Darian Haynes Traded Her Surfboard For A Snowboard. Now She’s Aiming For The Paralympics

by Joanne C. Gerstner

Darian Haynes competes during the FIS Para Snowboard World Cup event on Dec. 15-21, 2022 in Kelowna, British Columbia.


Darian Haynes openly admits she hates the cold. As a world-class adapted surfer who grew up and trained with the best in Hawaii, Haynes always did her best to limit even her exposure to cold water.


This of course makes her latest endeavor, becoming a Paralympic hopeful competing on snow, all the more surprising.


“I learned I am OK with being around snow because I am dressed up right,” the burgeoning Para snowboarder said, adding a laugh. “You can be warm while being cold. So I am showing I can change, right? But warm will always be better.”


For a long time, Haynes had dreamed of competing in the Paralympics as a surfer, even though that sport isn’t part of the Games. However, after five years of globetrotting as a competitive surfer, she was starting to feel burned out. Then the pandemic hit, and Hawaii’s restrictive COVID-19 lockdown forced people to mostly stay inside.


This led her to search for new athletic challenges that would expand her world.


Haynes went big. In addition to swapping out her longboard for a surfboard, she’s also taken up skateboarding. And, oh yeah, she moved to the mainland, too.


“This all just feels really right for me right now: skateboarding and snowboarding,” Haynes, 22, said. “I want to push myself and see how far this can go. I have a lot to learn in both sports because I am starting from the beginning.”


In the winter she’s training in Colorado, thanks to the mentoring and help of three-time Paralympic snowboard medalist Amy Purdy. The goal is progression: learning techniques, building up her body and learning from the adaptive boarders around her. She was invited to compete in the Dew Tour snowboard events last year, letting her gain experience.


Purdy and her husband Daniel Gale let Haynes crash for a month at their house while she was getting settled in Copper Mountain. She views Purdy as a shining star in many ways.


“I cannot imagine anybody better than Amy, she has done it all,” Haynes said. “She has lived through a ton of crap in her life, stayed strong, found her way, and made it to the top because of her determination.


“She has inspired so many people around the world with who she is and what she does. I want to do that too; I want to be somebody people can look up to.”


Haynes’ snowboard development is ahead of the skateboard side. She is working on being able to drop in, a tough skateboard skill. It took her nearly six years to master getting up on the surfboard, so she knows her patience can be rewarded.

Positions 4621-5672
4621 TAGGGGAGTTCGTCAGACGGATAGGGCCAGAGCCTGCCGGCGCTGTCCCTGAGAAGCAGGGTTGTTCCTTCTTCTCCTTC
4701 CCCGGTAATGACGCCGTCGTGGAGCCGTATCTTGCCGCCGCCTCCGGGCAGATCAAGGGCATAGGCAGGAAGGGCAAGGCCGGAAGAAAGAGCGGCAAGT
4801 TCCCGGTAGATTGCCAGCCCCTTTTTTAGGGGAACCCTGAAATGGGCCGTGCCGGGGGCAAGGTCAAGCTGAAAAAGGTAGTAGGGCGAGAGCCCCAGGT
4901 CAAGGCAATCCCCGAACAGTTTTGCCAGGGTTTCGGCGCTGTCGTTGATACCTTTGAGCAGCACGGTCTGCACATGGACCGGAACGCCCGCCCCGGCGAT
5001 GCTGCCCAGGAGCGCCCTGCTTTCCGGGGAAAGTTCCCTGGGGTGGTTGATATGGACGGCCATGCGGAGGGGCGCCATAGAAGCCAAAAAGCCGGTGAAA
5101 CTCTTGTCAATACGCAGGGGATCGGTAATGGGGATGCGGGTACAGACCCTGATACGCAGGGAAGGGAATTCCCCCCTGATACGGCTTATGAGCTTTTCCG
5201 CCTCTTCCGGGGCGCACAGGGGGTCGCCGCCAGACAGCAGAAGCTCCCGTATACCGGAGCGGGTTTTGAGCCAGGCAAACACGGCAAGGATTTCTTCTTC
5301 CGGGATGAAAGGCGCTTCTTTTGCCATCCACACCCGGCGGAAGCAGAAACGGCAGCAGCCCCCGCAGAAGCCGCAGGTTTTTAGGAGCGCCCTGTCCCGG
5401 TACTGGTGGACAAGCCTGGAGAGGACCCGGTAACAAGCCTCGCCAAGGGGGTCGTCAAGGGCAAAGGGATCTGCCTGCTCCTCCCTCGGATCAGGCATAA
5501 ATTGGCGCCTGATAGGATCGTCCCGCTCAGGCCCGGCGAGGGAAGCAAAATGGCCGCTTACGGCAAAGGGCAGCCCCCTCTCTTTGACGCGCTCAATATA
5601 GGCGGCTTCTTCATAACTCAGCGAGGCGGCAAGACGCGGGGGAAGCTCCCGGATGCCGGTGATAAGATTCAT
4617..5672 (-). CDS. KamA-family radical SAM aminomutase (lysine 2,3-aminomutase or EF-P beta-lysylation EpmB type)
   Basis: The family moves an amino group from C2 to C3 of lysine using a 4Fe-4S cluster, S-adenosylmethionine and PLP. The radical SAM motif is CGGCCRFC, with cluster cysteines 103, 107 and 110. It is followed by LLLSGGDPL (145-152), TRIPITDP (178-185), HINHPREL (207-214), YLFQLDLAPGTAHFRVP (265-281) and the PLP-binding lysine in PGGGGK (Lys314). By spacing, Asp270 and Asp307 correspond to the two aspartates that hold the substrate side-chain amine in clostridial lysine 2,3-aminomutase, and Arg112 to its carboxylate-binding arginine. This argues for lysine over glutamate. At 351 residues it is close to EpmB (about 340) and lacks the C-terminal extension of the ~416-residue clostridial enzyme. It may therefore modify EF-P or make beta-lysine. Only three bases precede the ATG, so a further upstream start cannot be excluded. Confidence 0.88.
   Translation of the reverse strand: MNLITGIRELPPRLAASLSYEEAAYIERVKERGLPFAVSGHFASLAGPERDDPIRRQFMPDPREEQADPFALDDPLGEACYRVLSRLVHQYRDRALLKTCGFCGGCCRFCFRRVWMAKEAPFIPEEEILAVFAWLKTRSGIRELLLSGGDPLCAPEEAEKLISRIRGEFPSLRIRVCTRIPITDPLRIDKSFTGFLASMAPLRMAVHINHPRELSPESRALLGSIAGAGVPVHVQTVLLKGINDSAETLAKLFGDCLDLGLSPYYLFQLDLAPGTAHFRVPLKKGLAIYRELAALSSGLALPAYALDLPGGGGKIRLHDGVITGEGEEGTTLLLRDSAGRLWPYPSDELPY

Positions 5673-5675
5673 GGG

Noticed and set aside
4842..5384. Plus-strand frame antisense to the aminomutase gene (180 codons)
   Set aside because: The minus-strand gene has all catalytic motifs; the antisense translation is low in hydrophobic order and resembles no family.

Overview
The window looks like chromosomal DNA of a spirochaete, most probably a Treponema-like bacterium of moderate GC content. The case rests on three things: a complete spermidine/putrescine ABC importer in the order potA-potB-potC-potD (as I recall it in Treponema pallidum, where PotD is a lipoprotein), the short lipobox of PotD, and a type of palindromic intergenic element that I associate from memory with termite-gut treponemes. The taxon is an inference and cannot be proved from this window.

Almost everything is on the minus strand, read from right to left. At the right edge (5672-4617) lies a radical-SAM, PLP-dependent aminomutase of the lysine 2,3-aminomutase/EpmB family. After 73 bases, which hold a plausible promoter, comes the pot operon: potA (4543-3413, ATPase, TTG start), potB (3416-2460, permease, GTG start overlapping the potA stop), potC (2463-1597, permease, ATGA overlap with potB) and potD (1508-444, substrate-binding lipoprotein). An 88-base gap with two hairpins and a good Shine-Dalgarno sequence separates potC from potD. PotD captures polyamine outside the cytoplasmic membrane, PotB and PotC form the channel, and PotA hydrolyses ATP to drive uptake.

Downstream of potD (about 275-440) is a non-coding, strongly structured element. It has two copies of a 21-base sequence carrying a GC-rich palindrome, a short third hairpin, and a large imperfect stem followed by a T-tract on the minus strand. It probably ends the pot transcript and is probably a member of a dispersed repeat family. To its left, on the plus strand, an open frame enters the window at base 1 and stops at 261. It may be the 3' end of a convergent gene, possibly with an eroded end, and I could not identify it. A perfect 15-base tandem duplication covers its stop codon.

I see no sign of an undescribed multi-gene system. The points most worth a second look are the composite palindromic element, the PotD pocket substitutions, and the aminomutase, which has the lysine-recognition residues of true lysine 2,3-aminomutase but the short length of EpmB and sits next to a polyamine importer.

Darian Haynes competes during the FIS Para Snowboard World Cup event on Dec. 15-21, 2022 in Kelowna, British Columbia.


Navigating undulation, quickly changing angles and speed, and finding lines in surfing are shaping her development in the new sports. She’s also enjoying the snowboard and skateboard worlds, as she said boarders are open with advice, sarcastic, inappropriately funny and kindly brutal with honesty. It’s also fun to be with other people her age; she noted that most surfers were significantly older.


Haynes competed on the snowboarding world cup circuit last season, and she’s gotten off to a strong start this year, medaling in banked slalom at a November event in Landgraff, Netherlands, and again in December at Big White, British Columbia.


Her goal is to compete in more world cups, then the world championships, this season. The skateboard side will be tackled in warmer weather, as there are not as many indoor places for her to train right now. Eventually, she’s aiming to compete in the Paralympic Winter Games as a snowboarder (skateboarding, like surfing, is the Olympics, but not the Paralympics).


Haynes’ physical challenge comes when her left arm “follows its own groove.” She was born with Erb’s palsy, with the nerve bundles in her neck and shoulder permanently damaged.


Haynes deals with her left arm difference with humor and determination, especially when she looks goofy while she is competing. It affects her strength and balance.


“It is pretty crazy what happens, my friends have shown me videos of my competitions, and my left arm is totally doing its own thing and looking like it is flopping around,” she said, adding a laugh. “I can feel my arm. But I cannot control what it does. It is what it is.”


Haynes said she has faced discrimination throughout her life because of her condition. Some told her parents that she could not be athletic. Others said she was not “impaired enough,” because she may appear able-bodied at first glance.


She’s happy to educate, holding out her arms to show how the left is shorter than the right and not as functional. Her sense of humor tempers the anger, such as when somebody recently left her a note on her car chiding her for parking in a disabled space because she looked “normal.”


“You just have to say they’re being so ignorant,” she said. “Whatever.”


Haynes is all-in on her athletic career right now. However, she has her eye on developing or working for a non-profit to help other adaptive athletes.


“I want to help kids, the ones like me who are told they are too impaired to do sports or not impaired enough, get the opportunities they need,” she said. “My mom fought for everything for me and being able to surf changed my life. The opportunities need to be there and let us take it from there.”

Joanne C. Gerstner has covered two Olympic Games and writes about sports regularly for the New York Times and other outlets. She has written for since 2009 as a freelance contributor on behalf of Red Line Editorial, Inc.